The first thing one must realize about the music of Jon Porras is that it’s indelibly tied to the visual. It’s impossible to listen to his refined, meditative guitar style and not find it evocative enough to conjure vivid mental images of the bleak, unforgiving desert. In fact, through his work as Elm, as one-half of Barn Owl, and under his own name, Porras shows a singular fascination with not simply painting pictures of that solitary, arid landscape, but also animating them. It’s fitting then that he has taken to soundtracking films in the live setting and releasing a self-made, self-scored Super 8 film. In this way, Porras throws his lot in with a long tradition of artists across music, film, and literature who have found the American desert to be a vital, resonant setting for their art. The stark morality plays of Cormac McCarthy, the violent Spaghetti Westerns of Sergio Corbucci, and the lonely, hangdog guitar style of Neil Young are all traditionally influential signposts on which Porras hangs his hat.
Black Mesa is Jon Porras’ second full-length album under his own name, but it’s completely tied thematically to his previous work as Elm and to his collaboration with Evan Caminiti as Barn Owl. That conceptual unity is apparent on Black Mesa, where each song title is a rock-solid descriptor for the images it intends to conjure. “Into Midnight,” “Candlelight Mirage,” and “Embers At Dusk” all indicate a kind of pensiveness to do with obscured, potentially illusory scenes. Porras’ guitar on the album as a whole is both meditative and isolated, as concerned with finding water as with searching for the mystical in the ink-black desert night. Most of the tracks are virtually without percussion, beginning structurally with a guitar solo from which Porras elaborates with added guitar tracks, usually a wailing feedback that competes with the more delicate elements, as seen on tracks like “Desert Flight” and “Into the Black Mesa.” Overall, there is an overwhelming sense of drift and dread.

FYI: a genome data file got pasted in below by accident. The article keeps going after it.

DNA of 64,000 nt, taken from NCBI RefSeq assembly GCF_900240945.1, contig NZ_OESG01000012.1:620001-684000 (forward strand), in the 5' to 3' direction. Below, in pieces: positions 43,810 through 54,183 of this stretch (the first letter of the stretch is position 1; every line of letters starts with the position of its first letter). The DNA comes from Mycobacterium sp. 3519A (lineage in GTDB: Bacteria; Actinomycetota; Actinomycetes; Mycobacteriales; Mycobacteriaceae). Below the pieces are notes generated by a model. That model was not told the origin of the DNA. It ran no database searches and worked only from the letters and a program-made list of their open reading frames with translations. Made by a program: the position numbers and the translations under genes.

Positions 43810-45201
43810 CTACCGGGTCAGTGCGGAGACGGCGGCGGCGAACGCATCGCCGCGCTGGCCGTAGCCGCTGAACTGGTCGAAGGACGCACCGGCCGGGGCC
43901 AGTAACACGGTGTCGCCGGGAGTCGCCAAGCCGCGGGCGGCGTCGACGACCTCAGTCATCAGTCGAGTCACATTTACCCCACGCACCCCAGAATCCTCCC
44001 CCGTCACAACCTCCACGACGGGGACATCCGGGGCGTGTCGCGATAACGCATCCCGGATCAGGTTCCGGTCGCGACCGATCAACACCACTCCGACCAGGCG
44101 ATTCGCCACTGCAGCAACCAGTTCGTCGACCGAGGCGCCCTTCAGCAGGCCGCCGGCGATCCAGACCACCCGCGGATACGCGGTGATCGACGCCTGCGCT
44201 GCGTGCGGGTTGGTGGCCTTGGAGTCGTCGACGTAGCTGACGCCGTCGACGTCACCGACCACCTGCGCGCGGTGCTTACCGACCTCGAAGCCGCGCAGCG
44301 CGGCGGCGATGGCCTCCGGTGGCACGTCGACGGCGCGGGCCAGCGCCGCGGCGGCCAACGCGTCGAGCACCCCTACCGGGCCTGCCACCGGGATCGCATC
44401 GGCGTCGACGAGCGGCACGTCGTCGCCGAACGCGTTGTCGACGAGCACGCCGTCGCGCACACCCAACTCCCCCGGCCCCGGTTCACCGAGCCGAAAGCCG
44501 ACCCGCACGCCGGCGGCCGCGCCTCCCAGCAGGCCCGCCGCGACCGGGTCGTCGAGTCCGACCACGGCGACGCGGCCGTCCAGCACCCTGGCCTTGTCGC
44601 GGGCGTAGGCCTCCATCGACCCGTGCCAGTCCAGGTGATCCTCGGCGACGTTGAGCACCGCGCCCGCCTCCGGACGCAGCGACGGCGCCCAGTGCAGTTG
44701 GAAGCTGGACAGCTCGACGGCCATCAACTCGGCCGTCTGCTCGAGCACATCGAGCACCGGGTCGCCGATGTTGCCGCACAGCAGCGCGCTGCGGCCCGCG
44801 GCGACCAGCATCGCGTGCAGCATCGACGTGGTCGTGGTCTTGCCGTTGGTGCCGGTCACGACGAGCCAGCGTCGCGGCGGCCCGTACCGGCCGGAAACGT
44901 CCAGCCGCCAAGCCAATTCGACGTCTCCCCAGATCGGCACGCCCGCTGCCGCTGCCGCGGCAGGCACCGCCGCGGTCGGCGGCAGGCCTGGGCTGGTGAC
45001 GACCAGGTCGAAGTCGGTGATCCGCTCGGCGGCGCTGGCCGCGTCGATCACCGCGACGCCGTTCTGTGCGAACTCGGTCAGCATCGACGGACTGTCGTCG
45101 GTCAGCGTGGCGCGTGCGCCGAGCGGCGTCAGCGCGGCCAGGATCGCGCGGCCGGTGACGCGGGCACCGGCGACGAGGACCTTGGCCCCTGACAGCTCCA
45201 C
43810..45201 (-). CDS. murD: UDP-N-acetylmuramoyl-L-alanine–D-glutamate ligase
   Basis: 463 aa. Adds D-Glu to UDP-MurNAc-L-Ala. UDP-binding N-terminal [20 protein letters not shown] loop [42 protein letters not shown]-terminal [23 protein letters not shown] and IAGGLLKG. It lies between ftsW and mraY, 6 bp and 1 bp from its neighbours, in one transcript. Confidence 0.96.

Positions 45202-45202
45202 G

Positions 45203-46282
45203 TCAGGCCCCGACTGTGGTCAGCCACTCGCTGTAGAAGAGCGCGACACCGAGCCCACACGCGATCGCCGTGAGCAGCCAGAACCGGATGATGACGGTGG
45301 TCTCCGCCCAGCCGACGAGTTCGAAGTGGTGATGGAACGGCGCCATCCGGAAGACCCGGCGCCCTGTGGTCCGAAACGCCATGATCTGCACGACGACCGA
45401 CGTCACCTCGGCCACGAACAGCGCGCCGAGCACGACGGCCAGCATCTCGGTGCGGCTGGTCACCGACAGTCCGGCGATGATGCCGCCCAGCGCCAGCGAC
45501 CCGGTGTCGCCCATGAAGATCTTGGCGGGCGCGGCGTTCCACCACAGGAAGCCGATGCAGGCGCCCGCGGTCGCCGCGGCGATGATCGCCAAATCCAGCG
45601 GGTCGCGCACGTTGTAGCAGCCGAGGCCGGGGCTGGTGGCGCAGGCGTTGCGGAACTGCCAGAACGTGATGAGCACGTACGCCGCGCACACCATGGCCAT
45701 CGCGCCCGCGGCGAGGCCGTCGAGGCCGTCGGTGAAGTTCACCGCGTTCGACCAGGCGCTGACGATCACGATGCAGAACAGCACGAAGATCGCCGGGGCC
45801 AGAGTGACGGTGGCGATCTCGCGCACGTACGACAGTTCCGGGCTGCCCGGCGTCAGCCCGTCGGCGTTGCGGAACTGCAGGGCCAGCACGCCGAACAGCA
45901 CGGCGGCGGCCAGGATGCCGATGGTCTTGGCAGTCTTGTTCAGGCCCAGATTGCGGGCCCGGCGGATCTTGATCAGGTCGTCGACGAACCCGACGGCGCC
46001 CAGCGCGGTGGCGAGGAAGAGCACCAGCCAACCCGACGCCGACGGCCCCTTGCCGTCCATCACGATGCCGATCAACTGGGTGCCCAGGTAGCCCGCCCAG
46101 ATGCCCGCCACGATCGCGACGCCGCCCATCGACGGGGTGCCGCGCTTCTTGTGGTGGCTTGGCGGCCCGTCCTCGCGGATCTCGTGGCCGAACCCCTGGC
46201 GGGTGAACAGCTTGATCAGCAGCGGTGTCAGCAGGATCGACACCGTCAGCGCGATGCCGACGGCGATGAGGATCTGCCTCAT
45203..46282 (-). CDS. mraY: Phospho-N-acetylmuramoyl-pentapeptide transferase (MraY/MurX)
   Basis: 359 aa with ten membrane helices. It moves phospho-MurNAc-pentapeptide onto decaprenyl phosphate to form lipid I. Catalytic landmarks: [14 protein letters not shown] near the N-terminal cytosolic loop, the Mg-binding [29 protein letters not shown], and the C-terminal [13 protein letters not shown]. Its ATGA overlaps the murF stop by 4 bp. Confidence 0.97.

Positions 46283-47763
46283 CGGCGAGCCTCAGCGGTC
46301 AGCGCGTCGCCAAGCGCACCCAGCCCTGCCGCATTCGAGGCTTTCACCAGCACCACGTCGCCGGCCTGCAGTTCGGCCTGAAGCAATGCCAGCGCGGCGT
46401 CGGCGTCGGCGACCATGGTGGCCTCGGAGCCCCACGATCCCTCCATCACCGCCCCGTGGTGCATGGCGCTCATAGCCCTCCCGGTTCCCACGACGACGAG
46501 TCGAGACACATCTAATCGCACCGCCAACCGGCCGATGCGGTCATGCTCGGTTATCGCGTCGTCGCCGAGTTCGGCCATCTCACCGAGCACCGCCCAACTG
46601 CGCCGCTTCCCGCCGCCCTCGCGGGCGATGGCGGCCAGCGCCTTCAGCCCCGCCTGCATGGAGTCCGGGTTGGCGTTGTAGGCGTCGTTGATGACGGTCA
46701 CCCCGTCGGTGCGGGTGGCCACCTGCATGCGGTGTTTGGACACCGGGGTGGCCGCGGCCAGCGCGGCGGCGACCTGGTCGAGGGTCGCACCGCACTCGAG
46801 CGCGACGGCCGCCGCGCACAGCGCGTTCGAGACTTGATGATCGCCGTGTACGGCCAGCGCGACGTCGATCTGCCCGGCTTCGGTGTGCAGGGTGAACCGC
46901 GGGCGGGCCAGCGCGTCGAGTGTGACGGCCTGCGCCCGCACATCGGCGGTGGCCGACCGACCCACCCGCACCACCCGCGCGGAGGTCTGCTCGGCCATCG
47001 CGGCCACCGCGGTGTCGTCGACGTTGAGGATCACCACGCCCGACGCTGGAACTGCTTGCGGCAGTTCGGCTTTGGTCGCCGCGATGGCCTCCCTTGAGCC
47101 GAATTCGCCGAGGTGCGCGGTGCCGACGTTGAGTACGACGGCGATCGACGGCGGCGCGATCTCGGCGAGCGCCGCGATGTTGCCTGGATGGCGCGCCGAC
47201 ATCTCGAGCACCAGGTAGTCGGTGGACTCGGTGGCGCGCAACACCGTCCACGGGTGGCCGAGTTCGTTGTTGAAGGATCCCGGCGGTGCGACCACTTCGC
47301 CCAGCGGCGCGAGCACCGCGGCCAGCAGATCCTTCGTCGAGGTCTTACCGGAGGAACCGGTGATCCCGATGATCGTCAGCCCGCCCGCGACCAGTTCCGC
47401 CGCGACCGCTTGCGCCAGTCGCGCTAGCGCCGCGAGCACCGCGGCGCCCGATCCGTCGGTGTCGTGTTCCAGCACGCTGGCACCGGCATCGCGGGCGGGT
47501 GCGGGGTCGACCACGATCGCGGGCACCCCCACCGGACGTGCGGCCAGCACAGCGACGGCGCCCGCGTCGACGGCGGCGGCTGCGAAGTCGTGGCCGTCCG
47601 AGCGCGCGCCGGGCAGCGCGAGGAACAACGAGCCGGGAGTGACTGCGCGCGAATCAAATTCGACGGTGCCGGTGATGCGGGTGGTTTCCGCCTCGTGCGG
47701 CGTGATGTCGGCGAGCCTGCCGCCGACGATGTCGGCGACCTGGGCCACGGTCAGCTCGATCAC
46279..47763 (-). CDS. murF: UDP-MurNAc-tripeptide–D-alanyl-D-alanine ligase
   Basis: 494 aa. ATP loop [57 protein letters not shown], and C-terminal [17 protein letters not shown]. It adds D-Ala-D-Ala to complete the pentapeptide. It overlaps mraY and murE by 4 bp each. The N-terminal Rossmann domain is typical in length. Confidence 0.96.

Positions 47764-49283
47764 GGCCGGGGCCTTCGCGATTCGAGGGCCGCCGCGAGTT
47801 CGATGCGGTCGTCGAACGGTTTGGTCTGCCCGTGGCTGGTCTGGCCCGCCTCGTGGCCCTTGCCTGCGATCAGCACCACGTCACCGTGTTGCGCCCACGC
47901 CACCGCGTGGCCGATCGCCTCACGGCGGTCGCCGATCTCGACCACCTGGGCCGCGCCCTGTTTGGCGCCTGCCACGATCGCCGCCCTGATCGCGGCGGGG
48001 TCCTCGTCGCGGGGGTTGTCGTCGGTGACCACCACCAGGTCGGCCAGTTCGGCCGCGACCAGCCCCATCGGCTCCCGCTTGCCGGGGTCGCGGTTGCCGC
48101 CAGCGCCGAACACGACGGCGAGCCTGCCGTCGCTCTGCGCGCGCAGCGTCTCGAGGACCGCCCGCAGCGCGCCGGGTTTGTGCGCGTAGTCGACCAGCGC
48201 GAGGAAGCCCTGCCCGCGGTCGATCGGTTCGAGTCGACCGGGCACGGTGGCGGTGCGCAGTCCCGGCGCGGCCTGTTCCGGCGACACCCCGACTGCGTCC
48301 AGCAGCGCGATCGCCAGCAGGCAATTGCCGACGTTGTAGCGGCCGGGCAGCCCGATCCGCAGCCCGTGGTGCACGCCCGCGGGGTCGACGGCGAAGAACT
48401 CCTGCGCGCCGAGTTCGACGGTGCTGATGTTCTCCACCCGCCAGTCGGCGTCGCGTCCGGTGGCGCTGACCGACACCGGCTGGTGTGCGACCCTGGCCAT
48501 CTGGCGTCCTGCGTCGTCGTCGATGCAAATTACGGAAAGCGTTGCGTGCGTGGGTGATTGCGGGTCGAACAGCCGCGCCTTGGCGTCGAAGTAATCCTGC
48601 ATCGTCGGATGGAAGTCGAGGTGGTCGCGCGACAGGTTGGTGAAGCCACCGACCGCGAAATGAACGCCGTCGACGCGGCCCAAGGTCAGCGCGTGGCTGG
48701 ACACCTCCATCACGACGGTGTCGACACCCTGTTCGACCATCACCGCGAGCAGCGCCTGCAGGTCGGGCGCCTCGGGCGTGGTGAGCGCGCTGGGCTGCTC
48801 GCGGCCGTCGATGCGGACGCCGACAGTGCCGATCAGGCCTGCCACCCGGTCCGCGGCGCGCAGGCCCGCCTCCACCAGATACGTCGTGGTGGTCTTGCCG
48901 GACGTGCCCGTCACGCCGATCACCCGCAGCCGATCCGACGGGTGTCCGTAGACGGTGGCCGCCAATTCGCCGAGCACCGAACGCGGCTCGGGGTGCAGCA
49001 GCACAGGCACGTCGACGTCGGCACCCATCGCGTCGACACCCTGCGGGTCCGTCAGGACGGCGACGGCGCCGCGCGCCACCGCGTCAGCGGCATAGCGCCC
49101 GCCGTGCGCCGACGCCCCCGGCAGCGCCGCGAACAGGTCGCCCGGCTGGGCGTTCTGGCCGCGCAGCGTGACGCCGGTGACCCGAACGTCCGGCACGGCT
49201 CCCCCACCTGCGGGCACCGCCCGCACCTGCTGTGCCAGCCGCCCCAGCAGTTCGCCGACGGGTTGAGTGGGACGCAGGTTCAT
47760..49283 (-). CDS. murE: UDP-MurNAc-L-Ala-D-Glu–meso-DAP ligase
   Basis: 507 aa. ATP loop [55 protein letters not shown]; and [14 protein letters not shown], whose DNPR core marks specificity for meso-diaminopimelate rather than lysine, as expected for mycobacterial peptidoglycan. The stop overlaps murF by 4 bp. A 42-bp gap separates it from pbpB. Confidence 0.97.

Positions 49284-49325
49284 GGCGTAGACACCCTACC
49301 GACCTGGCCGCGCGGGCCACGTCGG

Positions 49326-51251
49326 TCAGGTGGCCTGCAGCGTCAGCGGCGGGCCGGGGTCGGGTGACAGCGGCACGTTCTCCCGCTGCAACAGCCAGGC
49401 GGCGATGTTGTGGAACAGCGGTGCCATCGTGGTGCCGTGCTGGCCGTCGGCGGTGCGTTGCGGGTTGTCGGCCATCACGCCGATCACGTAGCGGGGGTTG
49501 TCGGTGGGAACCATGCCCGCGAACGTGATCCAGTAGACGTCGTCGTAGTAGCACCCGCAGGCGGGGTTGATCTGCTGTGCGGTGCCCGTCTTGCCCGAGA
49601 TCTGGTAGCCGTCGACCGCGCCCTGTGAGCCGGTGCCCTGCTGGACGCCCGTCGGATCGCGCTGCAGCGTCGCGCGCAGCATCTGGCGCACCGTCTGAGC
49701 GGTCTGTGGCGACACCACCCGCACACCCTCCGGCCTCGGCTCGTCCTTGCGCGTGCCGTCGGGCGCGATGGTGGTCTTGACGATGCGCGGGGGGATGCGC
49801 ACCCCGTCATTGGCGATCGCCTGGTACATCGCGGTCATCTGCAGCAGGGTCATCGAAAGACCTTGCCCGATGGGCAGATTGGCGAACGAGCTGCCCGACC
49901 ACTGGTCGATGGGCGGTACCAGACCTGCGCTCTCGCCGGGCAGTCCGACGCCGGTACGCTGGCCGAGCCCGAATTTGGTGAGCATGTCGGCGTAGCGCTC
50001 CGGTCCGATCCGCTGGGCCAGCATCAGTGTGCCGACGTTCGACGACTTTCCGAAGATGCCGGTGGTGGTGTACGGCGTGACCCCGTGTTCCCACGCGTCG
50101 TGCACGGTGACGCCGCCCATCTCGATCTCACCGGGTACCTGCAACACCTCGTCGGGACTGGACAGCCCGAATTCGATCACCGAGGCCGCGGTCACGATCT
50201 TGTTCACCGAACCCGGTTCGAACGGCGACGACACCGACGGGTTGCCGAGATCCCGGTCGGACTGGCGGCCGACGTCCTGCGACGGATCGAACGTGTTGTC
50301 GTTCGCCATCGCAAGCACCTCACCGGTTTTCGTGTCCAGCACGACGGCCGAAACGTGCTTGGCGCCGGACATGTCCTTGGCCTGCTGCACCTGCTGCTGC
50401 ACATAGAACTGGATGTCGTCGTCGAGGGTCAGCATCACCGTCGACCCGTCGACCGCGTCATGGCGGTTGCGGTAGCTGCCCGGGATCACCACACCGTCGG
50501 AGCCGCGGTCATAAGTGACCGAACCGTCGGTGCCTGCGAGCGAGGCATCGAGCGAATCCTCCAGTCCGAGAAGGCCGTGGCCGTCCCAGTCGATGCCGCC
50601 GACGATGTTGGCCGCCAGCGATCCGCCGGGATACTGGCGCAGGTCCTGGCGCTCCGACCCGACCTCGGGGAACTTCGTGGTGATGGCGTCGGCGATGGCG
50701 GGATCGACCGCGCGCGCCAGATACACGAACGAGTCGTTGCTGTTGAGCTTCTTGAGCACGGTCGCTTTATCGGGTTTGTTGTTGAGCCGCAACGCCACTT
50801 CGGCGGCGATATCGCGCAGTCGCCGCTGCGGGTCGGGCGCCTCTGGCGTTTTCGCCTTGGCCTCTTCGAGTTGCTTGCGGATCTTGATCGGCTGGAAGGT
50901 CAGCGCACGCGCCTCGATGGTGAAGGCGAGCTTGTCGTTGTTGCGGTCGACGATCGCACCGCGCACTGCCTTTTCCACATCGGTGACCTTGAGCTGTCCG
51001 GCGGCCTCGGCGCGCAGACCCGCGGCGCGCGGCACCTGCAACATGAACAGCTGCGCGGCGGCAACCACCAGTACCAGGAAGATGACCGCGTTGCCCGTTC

It would be negligent of me to not mention this nugget found in an interview with Porras: when asked how he likes his coffee, he cheekily references Dale Cooper, Kyle MacLachlan’s intrepid detective character from Twin Peaks, when he answers, “Coffee-black as midnight on a moonless night.” In fact, the sense of Lynchian lurking doom and weird noir is very strong here. If the songs on Black Mesa have a human protagonist, you have to wonder: Why are they there in the dark of the desert? What crime or unspeakably bad situation drove them there? In this context, Black Mesa succeeds as a soundtrack work without a film because it effectively conjures the landscape and the mood that Porras intends. And yet, the album as a whole falls short of offering us anything new or of exceeding quality in relation to either Porras’ other projects or the work of similarly-minded artists. Still, Black Mesa is an unmistakably effective, quality genre piece by an artist highly invested in the form.